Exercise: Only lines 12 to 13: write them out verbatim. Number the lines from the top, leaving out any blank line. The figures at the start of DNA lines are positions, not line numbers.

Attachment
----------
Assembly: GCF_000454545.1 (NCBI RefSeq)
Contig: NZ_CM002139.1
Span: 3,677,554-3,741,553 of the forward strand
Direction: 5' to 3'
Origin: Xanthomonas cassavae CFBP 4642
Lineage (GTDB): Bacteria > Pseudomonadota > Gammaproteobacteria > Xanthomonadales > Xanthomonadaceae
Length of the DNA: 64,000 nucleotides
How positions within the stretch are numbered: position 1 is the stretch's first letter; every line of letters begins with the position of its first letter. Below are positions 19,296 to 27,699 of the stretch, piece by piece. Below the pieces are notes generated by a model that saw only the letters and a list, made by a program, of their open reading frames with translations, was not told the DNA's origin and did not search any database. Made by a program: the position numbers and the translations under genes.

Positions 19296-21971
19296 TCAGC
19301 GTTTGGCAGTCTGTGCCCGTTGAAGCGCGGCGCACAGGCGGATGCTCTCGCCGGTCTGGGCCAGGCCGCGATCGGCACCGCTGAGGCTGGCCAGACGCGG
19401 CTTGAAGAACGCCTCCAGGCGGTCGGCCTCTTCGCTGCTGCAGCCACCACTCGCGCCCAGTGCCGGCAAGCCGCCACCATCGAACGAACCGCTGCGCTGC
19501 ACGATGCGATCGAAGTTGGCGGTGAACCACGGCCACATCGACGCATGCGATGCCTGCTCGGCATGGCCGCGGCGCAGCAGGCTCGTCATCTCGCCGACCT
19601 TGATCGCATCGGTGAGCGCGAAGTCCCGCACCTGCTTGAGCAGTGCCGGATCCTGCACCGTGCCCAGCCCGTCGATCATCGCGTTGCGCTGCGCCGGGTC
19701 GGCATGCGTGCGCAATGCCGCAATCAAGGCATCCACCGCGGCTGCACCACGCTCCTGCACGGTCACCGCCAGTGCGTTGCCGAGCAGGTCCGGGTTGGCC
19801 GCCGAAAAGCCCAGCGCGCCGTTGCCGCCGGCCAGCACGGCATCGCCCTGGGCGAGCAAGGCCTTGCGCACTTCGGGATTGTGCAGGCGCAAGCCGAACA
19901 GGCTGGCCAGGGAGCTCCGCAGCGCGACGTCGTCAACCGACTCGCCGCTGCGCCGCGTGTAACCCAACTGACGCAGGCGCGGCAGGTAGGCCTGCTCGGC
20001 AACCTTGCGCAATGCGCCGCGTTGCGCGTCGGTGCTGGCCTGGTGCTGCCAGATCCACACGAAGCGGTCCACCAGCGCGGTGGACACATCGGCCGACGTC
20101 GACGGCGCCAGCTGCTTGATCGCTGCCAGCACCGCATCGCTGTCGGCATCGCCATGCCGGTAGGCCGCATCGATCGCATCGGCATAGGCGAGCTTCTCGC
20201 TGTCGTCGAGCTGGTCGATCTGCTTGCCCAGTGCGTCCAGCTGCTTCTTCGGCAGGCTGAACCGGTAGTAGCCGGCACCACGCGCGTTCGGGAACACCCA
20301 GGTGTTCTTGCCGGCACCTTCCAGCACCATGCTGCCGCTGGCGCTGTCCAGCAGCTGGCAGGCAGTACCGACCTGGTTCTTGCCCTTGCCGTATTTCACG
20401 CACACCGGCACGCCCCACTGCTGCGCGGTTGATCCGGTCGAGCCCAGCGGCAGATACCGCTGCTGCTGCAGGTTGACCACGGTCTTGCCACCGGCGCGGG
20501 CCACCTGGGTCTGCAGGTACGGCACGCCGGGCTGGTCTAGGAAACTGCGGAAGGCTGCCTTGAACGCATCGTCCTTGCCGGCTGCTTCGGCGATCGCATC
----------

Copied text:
19401 CTTGAAGAACGCCTCCAGGCGGTCGGCCTCTTCGCTGCTGCAGCCACCACTCGCGCCCAGTGCCGGCAAGCCGCCACCATCGAACGAACCGCTGCGCTGC
19501 ACGATGCGATCGAAGTTGGCGGTGAACCACGGCCACATCGACGCATGCGATGCCTGCTCGGCATGGCCGCGGCGCAGCAGGCTCGTCATCTCGCCGACCT